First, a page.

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William Underwood can be reached at or 404.870.7514.

On December 7, 2021, the US District Court for the Southern District of Georgia granted a preliminary injunction to temporarily halt the enforcement of the Biden administration’s vaccine mandate for government contractors nationwide. The court held that President Biden’s executive order likely exceeded his authority under the Federal Property and Administrative Services Act, 40 U.S.C. § 101 et seq. In his decision, Judge Baker stated the “direct impact” of President Biden’s executive order “goes beyond the administration and management of procurement and contracting; in its practical application … it operates as a regulation of public health.”[1] The injunction prevents enforcement of the vaccine mandate for prime contractors and subcontractors on all covered contracts “in any state or territory of the United States of America.”
Continue Reading Federal Court Blocks Vaccine Mandate for Government Contractors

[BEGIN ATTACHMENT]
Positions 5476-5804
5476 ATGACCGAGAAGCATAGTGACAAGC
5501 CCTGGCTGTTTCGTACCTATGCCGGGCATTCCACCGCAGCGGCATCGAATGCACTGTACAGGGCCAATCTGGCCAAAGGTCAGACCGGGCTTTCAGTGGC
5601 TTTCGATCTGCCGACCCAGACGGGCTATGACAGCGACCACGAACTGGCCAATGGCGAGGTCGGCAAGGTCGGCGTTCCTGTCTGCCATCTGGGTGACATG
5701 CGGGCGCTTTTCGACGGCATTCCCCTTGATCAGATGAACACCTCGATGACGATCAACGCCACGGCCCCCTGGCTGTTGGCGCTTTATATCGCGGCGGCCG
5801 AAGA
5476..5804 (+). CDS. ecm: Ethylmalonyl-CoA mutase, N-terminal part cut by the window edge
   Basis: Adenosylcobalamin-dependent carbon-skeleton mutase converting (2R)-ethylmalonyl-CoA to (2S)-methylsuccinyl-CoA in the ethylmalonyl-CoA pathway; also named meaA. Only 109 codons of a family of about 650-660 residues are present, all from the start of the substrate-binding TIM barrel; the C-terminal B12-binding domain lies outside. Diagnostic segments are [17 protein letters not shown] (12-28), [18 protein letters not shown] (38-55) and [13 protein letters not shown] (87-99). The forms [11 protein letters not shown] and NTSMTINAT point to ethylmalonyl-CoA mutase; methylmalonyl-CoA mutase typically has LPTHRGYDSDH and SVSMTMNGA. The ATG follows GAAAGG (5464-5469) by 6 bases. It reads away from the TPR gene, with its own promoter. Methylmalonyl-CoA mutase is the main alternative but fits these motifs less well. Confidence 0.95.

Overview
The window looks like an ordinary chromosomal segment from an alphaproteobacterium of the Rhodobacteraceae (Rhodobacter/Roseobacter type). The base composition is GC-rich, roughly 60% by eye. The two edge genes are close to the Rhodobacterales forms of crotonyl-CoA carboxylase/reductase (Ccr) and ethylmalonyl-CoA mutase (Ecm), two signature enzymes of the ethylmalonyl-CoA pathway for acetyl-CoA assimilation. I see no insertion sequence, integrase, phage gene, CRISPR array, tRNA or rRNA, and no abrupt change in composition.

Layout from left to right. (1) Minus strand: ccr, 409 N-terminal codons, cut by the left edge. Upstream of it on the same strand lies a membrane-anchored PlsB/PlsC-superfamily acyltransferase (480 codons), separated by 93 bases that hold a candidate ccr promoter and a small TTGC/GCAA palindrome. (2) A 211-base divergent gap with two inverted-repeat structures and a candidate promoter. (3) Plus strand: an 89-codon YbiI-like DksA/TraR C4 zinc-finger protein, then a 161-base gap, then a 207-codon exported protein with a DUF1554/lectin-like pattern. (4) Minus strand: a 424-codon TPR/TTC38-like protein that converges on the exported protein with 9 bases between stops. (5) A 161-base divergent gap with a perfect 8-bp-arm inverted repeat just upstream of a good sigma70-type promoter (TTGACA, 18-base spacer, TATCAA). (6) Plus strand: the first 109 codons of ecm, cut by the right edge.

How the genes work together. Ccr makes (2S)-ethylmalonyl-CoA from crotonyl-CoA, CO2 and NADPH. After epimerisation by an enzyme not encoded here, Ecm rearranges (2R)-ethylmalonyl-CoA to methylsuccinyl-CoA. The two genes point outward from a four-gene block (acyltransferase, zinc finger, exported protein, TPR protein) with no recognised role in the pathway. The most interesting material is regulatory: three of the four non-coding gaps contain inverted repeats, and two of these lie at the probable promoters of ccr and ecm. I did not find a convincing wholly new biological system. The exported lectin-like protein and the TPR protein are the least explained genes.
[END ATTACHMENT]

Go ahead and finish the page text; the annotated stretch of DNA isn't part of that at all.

With the many projects impacted by COVID-19, now is the time to pull out your contract (contractors and project owners alike) and consider how the contract’s delay, time extension, or force majeure clauses and other legal theories allocate this unusual risk. An extended and more detailed version of this Alert can be found by clicking here.

Force majeure clauses allocate risk of natural and unavoidable catastrophes that affect contract performance. Most standard US construction contracts (e.g., American Institute of Architects and ConsensusDocs) and federal and most state and local public construction contracts do not use the term force majeure, and instead provide relief for force majeure events in delay and time extension remedial clauses. Here we use the term force majeure to cover all such remedial clauses.

Continue Reading COVID-19’s Impact on Construction: Is There a Remedy? — Time Extension, Force Majeure, or More?